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More than 2,000 frozen eggs and embryos have been left compromised at a Cleveland fertility clinic after a malfunction caused temperatures to drop last weekend in the freezers where they were stored.

Between the overnight hours Saturday to Sunday, one of the egg and embryo liquid nitrogen storage tanks began warming up.

Patti DePompei, president of UH MacDonald Women's Hospital and UH Rainbow Babies & Children's Hospital, told NBC News this malfunction may have caused damage to numerous eggs and embryos - some of which have been stored for decades.

USA Today reported the status of the 2,000 eggs and embryos was still not clear.

"Until we know the issue that caused this we will be monitoring the tank 24/7", Liu told Cleveland.com. About 700 patients were affected, per the Cleveland Plain Dealer. DePompei said they are investigating how this happened. There has been a temperature fluctuation that may have damaged the stored eggs they said.

Women and families choose to freeze their eggs or embryos for a number of reasons to try and have a baby at a later date. Some of these have been stored for decades. They were mixed. Each vial contained two or three eggs or embryos from each patient.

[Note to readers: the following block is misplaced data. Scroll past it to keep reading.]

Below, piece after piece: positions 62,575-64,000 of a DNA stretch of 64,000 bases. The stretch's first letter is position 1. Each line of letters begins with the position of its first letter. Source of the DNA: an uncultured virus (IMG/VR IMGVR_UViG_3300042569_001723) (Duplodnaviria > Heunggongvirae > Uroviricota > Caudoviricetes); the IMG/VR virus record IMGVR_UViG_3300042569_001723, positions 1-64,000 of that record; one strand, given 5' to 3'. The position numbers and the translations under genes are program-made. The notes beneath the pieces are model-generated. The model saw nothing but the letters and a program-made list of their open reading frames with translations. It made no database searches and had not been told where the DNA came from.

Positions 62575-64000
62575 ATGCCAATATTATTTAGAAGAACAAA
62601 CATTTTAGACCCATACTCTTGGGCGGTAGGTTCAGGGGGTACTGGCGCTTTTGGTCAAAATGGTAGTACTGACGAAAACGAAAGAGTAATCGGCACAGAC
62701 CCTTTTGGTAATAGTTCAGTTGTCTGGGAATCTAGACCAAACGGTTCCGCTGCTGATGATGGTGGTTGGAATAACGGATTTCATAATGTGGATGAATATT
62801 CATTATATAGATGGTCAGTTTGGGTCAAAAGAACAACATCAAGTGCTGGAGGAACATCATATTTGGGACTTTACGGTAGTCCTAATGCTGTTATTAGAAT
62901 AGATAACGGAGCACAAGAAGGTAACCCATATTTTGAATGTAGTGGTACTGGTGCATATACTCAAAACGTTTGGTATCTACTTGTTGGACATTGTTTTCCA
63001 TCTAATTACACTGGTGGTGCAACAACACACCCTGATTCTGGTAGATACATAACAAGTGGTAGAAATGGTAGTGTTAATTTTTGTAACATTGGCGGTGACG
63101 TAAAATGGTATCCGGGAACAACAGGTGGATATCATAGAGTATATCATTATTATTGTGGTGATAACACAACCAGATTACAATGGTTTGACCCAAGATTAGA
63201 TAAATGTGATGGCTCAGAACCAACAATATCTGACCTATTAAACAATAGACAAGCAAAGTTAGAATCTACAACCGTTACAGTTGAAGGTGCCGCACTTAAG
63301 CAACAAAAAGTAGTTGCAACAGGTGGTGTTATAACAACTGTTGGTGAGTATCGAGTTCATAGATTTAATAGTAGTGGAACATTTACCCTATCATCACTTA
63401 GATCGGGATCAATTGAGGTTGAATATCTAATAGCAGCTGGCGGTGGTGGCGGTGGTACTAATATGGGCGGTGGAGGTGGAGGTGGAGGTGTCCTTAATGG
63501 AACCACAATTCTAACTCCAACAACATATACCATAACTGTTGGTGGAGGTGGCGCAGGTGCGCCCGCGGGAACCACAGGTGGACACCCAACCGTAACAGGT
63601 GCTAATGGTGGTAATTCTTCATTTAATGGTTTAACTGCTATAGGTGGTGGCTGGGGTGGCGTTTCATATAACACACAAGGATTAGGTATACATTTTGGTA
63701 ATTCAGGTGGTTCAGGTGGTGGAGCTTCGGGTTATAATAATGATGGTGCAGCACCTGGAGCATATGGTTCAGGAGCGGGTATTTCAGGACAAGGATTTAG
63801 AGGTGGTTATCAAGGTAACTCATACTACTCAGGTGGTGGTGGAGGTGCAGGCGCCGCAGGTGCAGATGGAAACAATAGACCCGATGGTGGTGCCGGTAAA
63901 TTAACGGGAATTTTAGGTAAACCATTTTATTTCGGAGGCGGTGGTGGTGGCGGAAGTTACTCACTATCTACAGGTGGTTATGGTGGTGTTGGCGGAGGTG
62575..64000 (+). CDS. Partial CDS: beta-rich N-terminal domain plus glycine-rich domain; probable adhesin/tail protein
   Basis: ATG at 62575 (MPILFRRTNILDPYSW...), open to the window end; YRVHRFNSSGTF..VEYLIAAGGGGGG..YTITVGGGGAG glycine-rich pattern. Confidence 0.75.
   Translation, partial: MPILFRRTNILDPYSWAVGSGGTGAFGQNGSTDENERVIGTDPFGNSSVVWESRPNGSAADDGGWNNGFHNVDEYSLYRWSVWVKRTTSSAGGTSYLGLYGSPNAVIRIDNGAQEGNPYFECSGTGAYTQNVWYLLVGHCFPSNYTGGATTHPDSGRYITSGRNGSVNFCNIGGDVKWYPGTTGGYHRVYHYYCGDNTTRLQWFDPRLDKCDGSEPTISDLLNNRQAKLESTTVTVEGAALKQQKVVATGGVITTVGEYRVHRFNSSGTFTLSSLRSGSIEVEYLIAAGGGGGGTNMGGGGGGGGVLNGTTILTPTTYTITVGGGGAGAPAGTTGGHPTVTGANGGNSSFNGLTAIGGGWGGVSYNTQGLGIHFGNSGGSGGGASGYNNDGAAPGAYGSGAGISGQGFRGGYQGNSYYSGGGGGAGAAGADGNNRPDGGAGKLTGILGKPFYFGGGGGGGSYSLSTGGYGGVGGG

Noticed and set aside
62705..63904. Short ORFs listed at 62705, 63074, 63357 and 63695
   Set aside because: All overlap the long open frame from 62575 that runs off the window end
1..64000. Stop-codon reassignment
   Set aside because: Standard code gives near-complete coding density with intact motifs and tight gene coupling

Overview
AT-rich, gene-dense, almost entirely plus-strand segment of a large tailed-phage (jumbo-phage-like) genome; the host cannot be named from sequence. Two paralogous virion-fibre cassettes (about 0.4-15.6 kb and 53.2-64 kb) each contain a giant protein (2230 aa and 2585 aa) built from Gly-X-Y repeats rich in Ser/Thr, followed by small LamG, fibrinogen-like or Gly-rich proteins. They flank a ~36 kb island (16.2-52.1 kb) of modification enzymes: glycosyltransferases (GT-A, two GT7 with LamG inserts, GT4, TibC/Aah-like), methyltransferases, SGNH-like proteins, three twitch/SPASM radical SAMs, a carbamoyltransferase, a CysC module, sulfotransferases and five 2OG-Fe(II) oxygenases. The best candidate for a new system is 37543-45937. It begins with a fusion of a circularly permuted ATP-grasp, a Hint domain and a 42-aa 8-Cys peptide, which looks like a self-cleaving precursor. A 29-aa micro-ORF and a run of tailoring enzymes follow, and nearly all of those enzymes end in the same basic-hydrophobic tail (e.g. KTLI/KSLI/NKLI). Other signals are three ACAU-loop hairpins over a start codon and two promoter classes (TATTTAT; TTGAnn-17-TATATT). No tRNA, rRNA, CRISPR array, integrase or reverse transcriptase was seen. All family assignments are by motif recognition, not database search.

The tank was plugged into the hospital's emergency power supply and was therefore hooked up to a generator, so it did not lose power, De Pompei said, per the Plain Dealer. Hospital staff has set up a call center to arrange meetings or calls between patients and their physicians to address their concerns.

At the tissue storage bank, these eggs and embryos are stored in liquid nitrogen according to a hospital spokesperson's statement yesterday (8th of March 2018).

The hospital has asked patients or those with questions to call the UH Fertility Center information line at 216-286-9740.

"Right now, our patients come first".

With more women deciding on a late motherhood, freezing eggs has become increasingly popular.

Costs for fertility treatments and in vitro fertilization range from clinic to clinic but usually runs to be about tens of thousands of dollars.

"Our hearts go out to the patients who have suffered this loss", Sean Tipton, chief policy officer at the American Society for Reproductive Medicine (ARSM) reportedly said.